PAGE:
photo of an attic from a home built in 1935

Once It Was Everything by Lindsay Fisher

He climbed boy-easy up into the high loft and a second-cousin called Chrissie climbed with him. And the scritch-scratch of owls or mice was there in the dry breathless dark, and her face so close he could smell the scented talc on her skin, and her hand tucked into his, small as kitten paws, and kisses then that were spit-wet as licking.

On top of the world they were, two miscreant angels, or vagabond gods in cobweb clouds, and the shapeless babble of everything rising up through the floor, all prayer-meaning muffled or gagged. And Chrissie said to pay them no mind. ‘It’s just me and just you,’ she said, ‘our rules’. And she put her searching hand down the front of his blue jeans, and she let him touch under her pearl-button blouse, and he’d never known that before, not any of it. And she said ‘Don’t tell’ and he nodded, and she said ‘Promise’ and he mutely did.

He is old now and maybe she is, too, and he peers through a glass darkly, looking back to that put-away time, sifting a thousand mis-shaped sinning memories and wishing he’d paid more attention to every small detail in just that one. He puts his hand down the front of his own pants and holds himself limp, that part of him that will not remember, and he thinks her name was Chrissie or Chris, and though she did not need to she wore a bra in the smallest size and loose-fitting, and he made her a slip-sticky promise and he forgets what that was except once it was everything.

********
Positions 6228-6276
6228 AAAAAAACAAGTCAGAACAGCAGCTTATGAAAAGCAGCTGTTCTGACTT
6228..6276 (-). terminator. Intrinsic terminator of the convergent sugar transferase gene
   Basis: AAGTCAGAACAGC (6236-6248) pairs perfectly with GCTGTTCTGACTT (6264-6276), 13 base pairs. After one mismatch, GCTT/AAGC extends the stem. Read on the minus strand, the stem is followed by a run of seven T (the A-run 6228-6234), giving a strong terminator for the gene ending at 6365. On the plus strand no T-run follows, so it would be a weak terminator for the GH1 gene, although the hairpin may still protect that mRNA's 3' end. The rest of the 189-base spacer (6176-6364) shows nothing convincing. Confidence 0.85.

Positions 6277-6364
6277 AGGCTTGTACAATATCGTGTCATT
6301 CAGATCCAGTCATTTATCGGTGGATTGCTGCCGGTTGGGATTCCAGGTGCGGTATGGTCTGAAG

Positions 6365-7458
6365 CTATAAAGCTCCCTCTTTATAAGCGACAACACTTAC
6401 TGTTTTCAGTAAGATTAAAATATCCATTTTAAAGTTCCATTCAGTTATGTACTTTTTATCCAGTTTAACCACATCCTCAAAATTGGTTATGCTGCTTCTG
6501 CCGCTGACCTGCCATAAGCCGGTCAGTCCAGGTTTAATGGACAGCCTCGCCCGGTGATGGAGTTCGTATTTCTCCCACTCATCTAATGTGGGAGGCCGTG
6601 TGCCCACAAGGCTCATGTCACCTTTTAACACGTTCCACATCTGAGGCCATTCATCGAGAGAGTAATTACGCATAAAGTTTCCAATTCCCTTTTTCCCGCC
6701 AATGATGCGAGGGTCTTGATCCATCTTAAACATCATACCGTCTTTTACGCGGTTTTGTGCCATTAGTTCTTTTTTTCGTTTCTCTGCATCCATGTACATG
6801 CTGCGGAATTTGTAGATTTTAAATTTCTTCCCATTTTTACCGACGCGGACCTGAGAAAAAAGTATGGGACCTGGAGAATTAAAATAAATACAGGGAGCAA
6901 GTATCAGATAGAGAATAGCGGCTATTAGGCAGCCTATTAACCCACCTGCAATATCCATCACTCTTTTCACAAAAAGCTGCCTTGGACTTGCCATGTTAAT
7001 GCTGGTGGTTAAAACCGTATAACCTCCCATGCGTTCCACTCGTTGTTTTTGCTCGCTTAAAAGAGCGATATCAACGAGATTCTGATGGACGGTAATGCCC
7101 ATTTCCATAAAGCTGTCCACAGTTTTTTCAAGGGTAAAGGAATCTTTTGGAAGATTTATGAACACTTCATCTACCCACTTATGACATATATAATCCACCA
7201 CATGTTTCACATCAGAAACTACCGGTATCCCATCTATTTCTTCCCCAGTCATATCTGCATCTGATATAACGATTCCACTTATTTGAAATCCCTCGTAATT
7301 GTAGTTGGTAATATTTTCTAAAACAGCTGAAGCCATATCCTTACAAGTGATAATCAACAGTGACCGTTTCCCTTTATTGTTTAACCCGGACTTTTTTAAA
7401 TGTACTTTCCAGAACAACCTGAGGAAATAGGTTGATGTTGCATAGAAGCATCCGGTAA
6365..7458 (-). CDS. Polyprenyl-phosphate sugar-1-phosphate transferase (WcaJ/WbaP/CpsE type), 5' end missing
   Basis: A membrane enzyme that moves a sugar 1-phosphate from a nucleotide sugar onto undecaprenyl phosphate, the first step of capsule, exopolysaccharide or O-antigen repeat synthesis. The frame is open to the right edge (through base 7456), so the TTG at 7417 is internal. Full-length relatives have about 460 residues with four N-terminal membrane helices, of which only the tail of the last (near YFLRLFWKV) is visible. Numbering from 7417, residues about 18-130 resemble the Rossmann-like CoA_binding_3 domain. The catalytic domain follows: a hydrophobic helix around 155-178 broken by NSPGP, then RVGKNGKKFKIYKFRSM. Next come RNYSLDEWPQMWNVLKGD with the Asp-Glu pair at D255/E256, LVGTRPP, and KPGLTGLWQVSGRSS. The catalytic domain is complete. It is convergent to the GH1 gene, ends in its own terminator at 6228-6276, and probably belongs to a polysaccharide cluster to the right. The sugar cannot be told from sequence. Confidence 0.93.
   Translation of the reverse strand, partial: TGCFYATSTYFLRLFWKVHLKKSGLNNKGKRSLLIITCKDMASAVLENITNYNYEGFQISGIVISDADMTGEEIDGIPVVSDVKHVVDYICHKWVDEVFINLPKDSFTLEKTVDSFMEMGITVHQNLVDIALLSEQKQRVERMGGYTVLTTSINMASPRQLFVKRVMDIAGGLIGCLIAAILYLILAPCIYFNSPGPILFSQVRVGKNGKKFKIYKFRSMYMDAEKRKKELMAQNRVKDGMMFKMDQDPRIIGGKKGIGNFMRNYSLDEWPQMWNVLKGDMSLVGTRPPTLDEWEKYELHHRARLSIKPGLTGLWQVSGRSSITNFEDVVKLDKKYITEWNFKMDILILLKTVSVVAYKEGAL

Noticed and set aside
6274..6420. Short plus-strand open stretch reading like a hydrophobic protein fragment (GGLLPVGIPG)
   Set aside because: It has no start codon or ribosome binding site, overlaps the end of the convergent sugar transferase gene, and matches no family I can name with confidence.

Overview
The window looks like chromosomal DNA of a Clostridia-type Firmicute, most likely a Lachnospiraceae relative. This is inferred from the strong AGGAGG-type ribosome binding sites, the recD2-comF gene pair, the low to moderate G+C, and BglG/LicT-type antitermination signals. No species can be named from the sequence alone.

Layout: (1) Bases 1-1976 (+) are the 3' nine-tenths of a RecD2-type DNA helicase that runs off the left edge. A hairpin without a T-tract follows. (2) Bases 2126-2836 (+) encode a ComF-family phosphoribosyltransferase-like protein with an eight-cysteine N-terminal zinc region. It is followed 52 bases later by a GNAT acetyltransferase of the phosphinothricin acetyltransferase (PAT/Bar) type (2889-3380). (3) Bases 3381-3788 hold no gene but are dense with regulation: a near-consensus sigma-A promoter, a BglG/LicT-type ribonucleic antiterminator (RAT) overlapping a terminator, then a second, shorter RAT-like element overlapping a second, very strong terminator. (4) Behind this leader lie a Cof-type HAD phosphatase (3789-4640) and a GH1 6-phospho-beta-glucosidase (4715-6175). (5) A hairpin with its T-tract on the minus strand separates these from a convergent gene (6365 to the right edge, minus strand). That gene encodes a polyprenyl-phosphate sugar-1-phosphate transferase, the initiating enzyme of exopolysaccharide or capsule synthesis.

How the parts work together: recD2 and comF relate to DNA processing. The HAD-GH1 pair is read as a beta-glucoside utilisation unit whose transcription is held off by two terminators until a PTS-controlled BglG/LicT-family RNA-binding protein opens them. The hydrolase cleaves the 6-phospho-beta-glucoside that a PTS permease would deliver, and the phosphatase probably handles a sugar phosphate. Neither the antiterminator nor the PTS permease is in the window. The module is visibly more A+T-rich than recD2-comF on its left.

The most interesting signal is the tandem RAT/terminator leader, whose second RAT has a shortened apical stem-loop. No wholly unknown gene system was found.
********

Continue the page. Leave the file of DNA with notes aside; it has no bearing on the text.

Lindsay Fisher leaks. It is an age thing, they say. It will come to us all in the end, and they say that, too. Lindsay leaks stories and it can’t be helped, and sometimes they drift to nice places and are hung up to dry in strange shapes; sometimes they sink soggy into the dry ground and leave not a mark behind. It is enough.

Lead image“The Attic” (via Flickr user Jamie Beverly)